Epileptogenesis meets Occam's Razor

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Abstract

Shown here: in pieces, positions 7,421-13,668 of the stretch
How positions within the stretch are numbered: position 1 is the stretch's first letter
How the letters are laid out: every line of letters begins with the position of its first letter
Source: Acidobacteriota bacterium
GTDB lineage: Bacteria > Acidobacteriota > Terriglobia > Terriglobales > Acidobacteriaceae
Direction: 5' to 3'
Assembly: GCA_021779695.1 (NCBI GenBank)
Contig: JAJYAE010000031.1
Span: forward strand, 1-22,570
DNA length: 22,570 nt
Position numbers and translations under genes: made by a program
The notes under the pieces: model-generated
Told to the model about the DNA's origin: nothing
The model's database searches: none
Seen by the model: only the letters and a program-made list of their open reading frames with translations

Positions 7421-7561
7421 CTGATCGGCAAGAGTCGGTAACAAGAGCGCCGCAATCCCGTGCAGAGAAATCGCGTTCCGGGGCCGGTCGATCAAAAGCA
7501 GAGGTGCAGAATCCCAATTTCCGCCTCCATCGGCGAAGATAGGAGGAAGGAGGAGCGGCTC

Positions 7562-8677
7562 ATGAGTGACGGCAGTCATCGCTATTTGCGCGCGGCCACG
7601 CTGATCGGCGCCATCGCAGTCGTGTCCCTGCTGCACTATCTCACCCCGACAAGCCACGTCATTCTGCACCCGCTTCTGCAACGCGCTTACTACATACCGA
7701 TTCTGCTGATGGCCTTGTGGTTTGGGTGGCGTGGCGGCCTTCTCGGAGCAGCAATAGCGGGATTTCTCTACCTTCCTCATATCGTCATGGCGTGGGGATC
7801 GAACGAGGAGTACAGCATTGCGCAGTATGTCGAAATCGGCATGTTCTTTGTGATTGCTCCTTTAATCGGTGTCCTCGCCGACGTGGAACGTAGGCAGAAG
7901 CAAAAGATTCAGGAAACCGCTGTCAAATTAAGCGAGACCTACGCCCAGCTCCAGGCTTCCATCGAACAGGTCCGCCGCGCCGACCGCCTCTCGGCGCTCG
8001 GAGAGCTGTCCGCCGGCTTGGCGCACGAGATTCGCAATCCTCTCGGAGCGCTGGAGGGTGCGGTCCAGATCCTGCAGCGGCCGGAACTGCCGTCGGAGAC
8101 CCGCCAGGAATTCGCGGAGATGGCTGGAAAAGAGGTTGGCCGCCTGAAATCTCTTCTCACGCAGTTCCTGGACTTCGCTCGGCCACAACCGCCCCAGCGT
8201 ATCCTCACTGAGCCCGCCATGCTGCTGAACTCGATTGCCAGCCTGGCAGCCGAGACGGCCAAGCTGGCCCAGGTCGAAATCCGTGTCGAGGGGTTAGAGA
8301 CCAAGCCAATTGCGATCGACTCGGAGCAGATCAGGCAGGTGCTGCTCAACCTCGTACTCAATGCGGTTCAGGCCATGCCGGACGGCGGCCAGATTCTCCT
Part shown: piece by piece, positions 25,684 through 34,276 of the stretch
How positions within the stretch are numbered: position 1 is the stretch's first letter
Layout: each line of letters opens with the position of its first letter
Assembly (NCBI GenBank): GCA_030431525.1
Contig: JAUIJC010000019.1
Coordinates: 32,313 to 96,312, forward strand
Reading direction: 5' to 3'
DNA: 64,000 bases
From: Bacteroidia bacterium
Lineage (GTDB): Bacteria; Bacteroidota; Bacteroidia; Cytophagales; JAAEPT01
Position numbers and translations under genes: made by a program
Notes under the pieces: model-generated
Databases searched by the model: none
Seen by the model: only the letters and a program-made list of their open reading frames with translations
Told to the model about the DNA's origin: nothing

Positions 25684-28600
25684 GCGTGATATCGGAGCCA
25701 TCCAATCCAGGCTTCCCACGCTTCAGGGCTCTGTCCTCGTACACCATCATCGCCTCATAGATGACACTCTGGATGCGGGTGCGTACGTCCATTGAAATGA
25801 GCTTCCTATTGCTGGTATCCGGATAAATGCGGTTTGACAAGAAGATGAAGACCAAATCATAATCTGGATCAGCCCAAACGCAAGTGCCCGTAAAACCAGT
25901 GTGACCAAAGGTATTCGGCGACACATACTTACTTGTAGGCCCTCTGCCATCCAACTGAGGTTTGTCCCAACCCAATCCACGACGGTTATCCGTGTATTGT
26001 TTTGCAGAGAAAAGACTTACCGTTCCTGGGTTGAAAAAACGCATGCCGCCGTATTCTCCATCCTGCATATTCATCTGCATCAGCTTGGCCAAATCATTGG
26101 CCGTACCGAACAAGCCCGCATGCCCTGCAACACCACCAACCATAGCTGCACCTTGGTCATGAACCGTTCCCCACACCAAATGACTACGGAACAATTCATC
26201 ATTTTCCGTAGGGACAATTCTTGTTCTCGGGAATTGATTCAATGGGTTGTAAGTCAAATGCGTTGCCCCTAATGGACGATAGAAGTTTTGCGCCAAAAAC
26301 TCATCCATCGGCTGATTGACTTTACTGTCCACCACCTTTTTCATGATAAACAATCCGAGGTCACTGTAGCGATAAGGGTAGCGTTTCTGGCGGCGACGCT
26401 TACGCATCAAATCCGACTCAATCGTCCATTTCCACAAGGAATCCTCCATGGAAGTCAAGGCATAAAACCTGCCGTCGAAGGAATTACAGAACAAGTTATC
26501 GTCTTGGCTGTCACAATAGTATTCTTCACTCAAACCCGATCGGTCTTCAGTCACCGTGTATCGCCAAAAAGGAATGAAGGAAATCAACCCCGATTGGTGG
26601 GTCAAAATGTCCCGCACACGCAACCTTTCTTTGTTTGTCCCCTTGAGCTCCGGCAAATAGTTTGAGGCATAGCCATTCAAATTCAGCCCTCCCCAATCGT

Pharmacological treatment to prevent brain injury-induced temporal lobe epileptogenesis has been generally unsuccessful, raising the issues of exactly when the conversion process to an epileptic brain state occurs and reaches completion, and which cellular or network processes might be the most promising therapeutic targets. The time course of epileptogenesis is a central issue, with recent results suggesting that injury-induced epileptogenesis can be a much more rapid process than previously thought, and may be inconsistent with a delayed epileptogenic mechanism. Simplification of the seemingly complex issues involved in the use of epilepsy animal models might lead to a better understanding of the nature of injury-induced epileptogenesis, the significance of the ‘latent’ period, and whether current strategies should focus on preventing or modifying epilepsy.

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